The Praetorian Guard in Baptist Life

   The Roman Praetorian Guard set around their emperor became so filled with their own position they turned to ruling over their ruler. Set next to the sceptered throne with a sword honed for the emperor's protection the Praetorians soon learned the power of the sword over the scepter.

   So it is that unelected, unappointed, unchosen guards became the actual government of the empire nee-Republic that predated the death of Rome. Swift, efficient, disciplined soldiers made excellent rescuers and wonderful guards. Their place in history was set. They were the elite.

   Historically,however, it is an error to weaken leadership in symbol or fact. Weak rulers governed by  strong guards still find ways to make poor policy. The cesaers brought down Rome despite the rigor of the Praetorian Guard.

   Para-church "educational" organizations have sprung up to be the watch-dogs in baptist life. No one has elected them, or appointed them, or budgeted for them. No one can hold them accountable. Still, some of them make policy for the appointed, the elected, the approved, budget-accountable government in place.

   The Guard has ruled the rulers.

   Were you in the room when the decision to have one-term presidents was made?

   Were you a part of deciding SWBTS would not have a booth at the state convention meeting, so making a sympathetic object of that institution?

   Did you get to advise and consent to the historical president who read the convention out of existence just to quiet a lonely, small-church pastor?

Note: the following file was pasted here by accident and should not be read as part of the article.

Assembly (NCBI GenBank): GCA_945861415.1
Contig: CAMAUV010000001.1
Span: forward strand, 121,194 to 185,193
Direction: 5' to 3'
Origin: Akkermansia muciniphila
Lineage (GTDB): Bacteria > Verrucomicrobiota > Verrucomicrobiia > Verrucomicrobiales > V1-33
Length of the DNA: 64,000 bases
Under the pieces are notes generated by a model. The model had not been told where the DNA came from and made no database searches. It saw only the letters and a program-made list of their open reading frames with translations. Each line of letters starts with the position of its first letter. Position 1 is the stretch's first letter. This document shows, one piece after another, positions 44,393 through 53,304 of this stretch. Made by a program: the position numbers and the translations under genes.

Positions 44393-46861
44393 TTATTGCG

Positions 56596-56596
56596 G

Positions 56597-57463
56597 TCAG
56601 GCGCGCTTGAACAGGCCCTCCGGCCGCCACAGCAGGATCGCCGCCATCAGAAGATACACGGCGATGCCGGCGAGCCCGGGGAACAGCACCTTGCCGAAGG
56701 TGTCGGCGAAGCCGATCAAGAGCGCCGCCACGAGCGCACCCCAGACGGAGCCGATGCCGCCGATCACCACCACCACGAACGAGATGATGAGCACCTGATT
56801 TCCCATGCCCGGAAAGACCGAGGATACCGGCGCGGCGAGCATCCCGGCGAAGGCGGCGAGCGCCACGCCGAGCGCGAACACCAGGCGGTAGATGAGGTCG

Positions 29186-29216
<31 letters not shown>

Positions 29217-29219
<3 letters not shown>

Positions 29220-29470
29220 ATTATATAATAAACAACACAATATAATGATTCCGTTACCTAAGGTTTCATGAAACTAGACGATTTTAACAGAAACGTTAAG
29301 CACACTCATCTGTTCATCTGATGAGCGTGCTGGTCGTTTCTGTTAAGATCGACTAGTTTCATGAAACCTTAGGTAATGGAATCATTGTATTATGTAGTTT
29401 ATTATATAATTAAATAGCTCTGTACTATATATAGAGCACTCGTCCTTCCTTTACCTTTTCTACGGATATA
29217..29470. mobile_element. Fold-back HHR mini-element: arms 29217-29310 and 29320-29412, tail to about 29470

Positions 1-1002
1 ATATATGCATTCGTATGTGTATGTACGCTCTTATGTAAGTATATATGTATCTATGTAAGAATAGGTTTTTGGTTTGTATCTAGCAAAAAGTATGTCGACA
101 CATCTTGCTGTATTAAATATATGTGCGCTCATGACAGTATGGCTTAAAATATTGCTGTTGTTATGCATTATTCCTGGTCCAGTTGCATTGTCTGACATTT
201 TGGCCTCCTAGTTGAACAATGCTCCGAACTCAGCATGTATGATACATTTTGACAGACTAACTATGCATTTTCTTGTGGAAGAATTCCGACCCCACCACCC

The Guard ruled the rulers.

   Without the effective participation of the ruler it is difficult to enlist enthusiastic participation by the ruled. This is where we are now and a fine mess it is for us all.

   I could make a suggestion or two.

  • The convention of baptist congregations is like a legislature. There are various constituencies represented, all of them proprietary, all of them touchy and all of them want to be heard. If you limit yourself to one constituency, do not gasp in surprise when the others abandon you for a different platform or none at all.
  • The onset of education is the real killer of associations and conventions. The rise in the education level of adherents makes them less pliable, not more.
  • If your mandate for leadership is that you kept yourself apart from the fight when it was hottest, do not expect to govern the grizzled old veterans easily. Politeness is to be expected. Respect is earned.
  • Surround yourself with the brightest people you can find. Who would walk across the street to hear your second in command? Who, exactly, have you spun off to greater things? Is it a death sentence to work with you? You have to answer these questions.
  • Is it safer to be your friend or your foe? If you placate your foes while punishing your friends, you will have more of the foes than friends very soon.

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